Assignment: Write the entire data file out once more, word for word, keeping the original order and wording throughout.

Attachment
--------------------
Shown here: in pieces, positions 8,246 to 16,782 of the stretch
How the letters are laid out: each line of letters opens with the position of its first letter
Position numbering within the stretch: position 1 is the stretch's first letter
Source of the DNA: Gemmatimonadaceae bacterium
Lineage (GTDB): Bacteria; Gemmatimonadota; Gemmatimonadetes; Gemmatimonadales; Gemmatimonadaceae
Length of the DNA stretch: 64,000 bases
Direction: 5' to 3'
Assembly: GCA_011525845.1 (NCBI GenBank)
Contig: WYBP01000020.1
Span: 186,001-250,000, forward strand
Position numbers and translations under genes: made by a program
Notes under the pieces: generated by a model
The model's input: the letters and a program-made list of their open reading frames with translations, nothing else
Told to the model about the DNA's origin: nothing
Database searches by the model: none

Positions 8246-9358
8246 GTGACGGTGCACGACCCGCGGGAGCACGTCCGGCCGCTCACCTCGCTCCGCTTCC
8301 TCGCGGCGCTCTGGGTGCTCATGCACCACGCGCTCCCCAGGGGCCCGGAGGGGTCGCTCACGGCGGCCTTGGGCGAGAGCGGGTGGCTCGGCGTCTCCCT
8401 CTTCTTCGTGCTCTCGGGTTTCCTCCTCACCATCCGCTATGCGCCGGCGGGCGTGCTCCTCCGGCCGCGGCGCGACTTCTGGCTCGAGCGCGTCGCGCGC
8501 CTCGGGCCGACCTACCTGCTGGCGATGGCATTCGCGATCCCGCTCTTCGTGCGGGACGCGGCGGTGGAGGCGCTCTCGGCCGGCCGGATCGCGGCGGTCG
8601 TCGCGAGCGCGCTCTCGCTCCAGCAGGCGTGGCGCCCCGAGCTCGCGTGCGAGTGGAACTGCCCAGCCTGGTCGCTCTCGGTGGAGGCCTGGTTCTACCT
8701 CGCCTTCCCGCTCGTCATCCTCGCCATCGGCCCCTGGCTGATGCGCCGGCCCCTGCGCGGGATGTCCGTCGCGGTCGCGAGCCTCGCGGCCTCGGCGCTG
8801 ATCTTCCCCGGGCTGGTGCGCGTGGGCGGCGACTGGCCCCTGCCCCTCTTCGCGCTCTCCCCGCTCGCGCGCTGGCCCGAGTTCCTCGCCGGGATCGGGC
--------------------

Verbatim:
Shown here: in pieces, positions 8,246 to 16,782 of the stretch
How the letters are laid out: each line of letters opens with the position of its first letter
Position numbering within the stretch: position 1 is the stretch's first letter
Source of the DNA: Gemmatimonadaceae bacterium
Lineage (GTDB): Bacteria; Gemmatimonadota; Gemmatimonadetes; Gemmatimonadales; Gemmatimonadaceae
Length of the DNA stretch: 64,000 bases
Direction: 5' to 3'
Assembly: GCA_011525845.1 (NCBI GenBank)
Contig: WYBP01000020.1
Span: 186,001-250,000, forward strand
Position numbers and translations under genes: made by a program
Notes under the pieces: generated by a model
The model's input: the letters and a program-made list of their open reading frames with translations, nothing else
Told to the model about the DNA's origin: nothing
Database searches by the model: none

Positions 8246-9358
8246 GTGACGGTGCACGACCCGCGGGAGCACGTCCGGCCGCTCACCTCGCTCCGCTTCC
8301 TCGCGGCGCTCTGGGTGCTCATGCACCACGCGCTCCCCAGGGGCCCGGAGGGGTCGCTCACGGCGGCCTTGGGCGAGAGCGGGTGGCTCGGCGTCTCCCT
8401 CTTCTTCGTGCTCTCGGGTTTCCTCCTCACCATCCGCTATGCGCCGGCGGGCGTGCTCCTCCGGCCGCGGCGCGACTTCTGGCTCGAGCGCGTCGCGCGC
8501 CTCGGGCCGACCTACCTGCTGGCGATGGCATTCGCGATCCCGCTCTTCGTGCGGGACGCGGCGGTGGAGGCGCTCTCGGCCGGCCGGATCGCGGCGGTCG
8601 TCGCGAGCGCGCTCTCGCTCCAGCAGGCGTGGCGCCCCGAGCTCGCGTGCGAGTGGAACTGCCCAGCCTGGTCGCTCTCGGTGGAGGCCTGGTTCTACCT
8701 CGCCTTCCCGCTCGTCATCCTCGCCATCGGCCCCTGGCTGATGCGCCGGCCCCTGCGCGGGATGTCCGTCGCGGTCGCGAGCCTCGCGGCCTCGGCGCTG
8801 ATCTTCCCCGGGCTGGTGCGCGTGGGCGGCGACTGGCCCCTGCCCCTCTTCGCGCTCTCCCCGCTCGCGCGCTGGCCCGAGTTCCTCGCCGGGATCGGGC